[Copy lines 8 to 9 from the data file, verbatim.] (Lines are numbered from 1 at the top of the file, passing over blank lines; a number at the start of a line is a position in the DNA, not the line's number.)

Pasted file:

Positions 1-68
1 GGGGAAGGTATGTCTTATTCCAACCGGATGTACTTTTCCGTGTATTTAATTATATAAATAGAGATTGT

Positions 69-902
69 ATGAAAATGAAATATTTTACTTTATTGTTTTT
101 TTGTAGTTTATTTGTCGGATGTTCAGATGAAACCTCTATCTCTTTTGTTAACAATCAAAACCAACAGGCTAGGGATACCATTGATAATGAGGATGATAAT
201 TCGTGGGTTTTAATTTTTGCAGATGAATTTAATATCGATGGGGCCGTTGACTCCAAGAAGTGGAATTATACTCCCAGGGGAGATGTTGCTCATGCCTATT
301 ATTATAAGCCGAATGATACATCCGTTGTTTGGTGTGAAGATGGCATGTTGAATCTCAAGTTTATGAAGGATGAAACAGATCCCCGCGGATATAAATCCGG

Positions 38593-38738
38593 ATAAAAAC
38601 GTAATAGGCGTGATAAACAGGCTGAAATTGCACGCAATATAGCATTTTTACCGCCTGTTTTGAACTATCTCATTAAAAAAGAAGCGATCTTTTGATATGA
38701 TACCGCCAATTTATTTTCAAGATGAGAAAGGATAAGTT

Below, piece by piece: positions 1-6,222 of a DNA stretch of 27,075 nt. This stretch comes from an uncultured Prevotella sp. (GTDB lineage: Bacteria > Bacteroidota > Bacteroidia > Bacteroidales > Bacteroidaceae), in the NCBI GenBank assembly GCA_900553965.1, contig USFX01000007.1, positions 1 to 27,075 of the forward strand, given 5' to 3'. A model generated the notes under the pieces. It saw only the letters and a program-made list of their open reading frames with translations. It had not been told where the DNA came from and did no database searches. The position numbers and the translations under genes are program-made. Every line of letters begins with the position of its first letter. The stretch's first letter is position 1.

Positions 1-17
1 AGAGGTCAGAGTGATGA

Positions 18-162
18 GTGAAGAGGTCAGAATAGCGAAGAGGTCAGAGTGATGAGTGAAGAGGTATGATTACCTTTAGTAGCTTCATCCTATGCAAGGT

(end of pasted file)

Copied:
Positions 38593-38738
38593 ATAAAAAC